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How to Choose Directions in Life Wisely

Updated: May 17



The Chariot card is traditionally designed with the image of a strong male figure in a car conducted by two sphinx-like beasts; the dark one at the left side and a white one at the right side. The armored charioteer carries a scepter, suggesting his royal nature or, perhaps, that he is a servant of royalty. 


In 1976, the first edition of A Feminist Tarot  was published. Authored by Susan Rennie and Sally Miller Gearhart, it began a welcome explosion of women’s tarot decks in the 1980s and 1990s. As the pioneer, A Feminist Tarot refers to the images of the traditional Rider-Waite-Smith Tarot Deck, presenting them from the perspective of the emerging cultural feminist theory. Whatever the perspective, though, what this card has in common with other decks is that the central figure is trying to unite distinct animals in dark and white colors.


In “The Magic Flight,” chapter six of The Hero’s Journey: Joseph Campbell on His Life and Work, Campbell was asked about the more interesting questions that he had heard after his lectures. And his answer was: “The most interesting question I ever got was when I was lecturing here at Esalen in the [Abraham] Maslow Room in 1967. Somebody asked, ‘What about the symbolism of the Waite deck of tarot cards?’” (172). Only people with good ego strength can afford to say I don't know, let me find out and come back the next morning as Campbell did, with the happy smile of having been introduced to something new out of the blue.


According to Campbell, he was excited to have had the luck to recognize a couple of sequences in the tarot deck. The first one, he says, is that “there is one for the Four Ages of Man: Youth, Maturity, Age, and what Dante calls Senility. He also calls it decrepitude.”


Campbell continues: “Then above that I saw another sequence where there was a woman pouring water or something from a blue vessel into a red one and this was called Temperance.” We may guess that Campbell saw card number seven, the Chariot, contained in the first sequence he referred to as the Four Ages of Man, and identified the theme of the passage from youth to maturity, what the Swiss psychiatrist Carl Gustav Jung called metanoia. Metanoia, very simply, is a shift in the personality, one that would act to balance the dominance of the Persona—the social mask that keep us functional in the world—toward the integration of other autonomous aspects of us, like the shadow, which contains the parts of ourselves we do not develop or accept.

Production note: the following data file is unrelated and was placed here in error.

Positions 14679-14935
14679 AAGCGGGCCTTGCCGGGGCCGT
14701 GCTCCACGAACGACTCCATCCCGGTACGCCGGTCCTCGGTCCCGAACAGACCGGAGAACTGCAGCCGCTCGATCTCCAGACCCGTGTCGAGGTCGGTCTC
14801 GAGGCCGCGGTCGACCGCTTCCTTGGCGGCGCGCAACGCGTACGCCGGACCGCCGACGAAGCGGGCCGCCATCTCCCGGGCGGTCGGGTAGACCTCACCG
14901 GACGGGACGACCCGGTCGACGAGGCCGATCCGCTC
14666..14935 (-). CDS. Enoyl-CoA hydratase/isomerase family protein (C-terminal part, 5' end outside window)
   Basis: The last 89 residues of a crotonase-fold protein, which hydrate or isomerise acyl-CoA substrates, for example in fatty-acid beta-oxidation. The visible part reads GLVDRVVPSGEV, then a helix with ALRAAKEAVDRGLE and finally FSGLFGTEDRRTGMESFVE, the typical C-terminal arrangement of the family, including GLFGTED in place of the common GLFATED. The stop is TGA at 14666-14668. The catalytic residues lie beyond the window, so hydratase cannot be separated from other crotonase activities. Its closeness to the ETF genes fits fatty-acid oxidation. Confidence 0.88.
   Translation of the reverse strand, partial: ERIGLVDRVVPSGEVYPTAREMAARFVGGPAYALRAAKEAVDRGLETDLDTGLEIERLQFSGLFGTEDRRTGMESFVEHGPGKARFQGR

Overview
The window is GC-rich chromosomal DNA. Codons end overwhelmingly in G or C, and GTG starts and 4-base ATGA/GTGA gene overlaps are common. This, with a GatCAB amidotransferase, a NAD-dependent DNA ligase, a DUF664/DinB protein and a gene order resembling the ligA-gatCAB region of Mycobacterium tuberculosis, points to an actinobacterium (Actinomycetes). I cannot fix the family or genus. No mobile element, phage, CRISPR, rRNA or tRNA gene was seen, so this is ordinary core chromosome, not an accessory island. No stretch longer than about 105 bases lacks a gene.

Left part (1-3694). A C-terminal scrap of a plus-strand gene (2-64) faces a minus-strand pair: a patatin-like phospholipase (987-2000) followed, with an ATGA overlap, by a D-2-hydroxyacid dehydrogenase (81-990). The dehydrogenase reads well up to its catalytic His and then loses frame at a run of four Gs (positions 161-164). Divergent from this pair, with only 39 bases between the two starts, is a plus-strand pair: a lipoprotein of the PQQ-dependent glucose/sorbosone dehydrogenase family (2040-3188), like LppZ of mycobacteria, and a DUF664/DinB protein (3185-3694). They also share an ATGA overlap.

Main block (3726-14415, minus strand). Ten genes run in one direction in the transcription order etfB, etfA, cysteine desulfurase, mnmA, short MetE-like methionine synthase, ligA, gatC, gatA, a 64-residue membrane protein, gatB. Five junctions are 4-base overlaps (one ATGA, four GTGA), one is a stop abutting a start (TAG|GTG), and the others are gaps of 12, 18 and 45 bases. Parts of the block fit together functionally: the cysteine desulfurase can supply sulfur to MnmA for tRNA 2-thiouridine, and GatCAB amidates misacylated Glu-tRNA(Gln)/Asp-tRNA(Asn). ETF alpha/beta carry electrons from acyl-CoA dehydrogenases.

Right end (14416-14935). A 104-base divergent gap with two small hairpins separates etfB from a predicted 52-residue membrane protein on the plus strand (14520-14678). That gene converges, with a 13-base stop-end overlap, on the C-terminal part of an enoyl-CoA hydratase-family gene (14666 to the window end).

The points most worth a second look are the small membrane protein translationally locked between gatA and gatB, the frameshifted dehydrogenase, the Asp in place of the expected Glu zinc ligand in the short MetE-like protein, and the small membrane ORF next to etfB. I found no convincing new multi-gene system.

No wonder the animals pulling the chariot are meant to, in general, suggest the opposing forces that have been reconciled in the previous card (the Lovers). But, still, a strong yet flexible ego is needed to reconcile the new internal conflicts. And make no mistake, they will be there. These conflicts may present themselves in the form of external enemies, situations, or obstacles in one’s life. However, if we follow the psychological approach to these symbols, they can tell us what is happening inside our own psyche. As Jungian psychoanalyst Sallie Nichols points out in Jung and Tarot: An Archetypal Journey, Jung noted that the psyche is a self-regulatory system. Although the beasts might not be heading together toward a direction, they may yet balance the ride and prevent the chariot from ending up in the moat. 


If we look again to the charioteer, he is privileging neither the left nor the right beast but, in some way, allowing the synergy of these opposing forces to foster a third thing that might show up as a solution (Jung called this the Transcendent Function). The result of the struggle suggested by the card is a transformative change in one’s thinking, feeling, behaving, or relating levels—perhaps even all of them altogether. 


It is easier to talk about transformations than actually go through them. If you pay attention to the charioteer’s shoulders, you may see the crescent moons. This suggests that we are dealing with unconscious emotional aspects underneath the habit patterns, that this is not an easy nor a crystal-clear process when we are wrestling with what life wants from us in order to facilitate the necessary personal growth. 


As Campbell said, the next sequence is the Devil, then a thunderbolt hitting a tower:


“the Tower of Destruction, which is the traditional sign for purgatory, you know, the tower of evil being smashed by the thunderbolt of God’s destruction of all of your tight ego-system relationships” (172).


 Benedict XVI may have declared the extinction of the purgatory as a material location in 2011. Whether or not Purgatory has ceased to be important in the popular or symbolic imagination is another matter. In view of this, the Pope said it might be “an interior fire, which purifies the soul of sin.” If we consider sin symbolically as what prevents us from fully being ourselves, from expressing our potential for wholeness (the archetype of the Self), then the suffering we experience in the psychological sphere does indeed make better sense.


Campbell was fascinated by the tarot experience, and for him “what it represented was a program for life that derived from European medieval consciousness” (175). And that, in the end, has to do with the mystical path disguised in a pack of cards traditionally used in fortune-telling.

 

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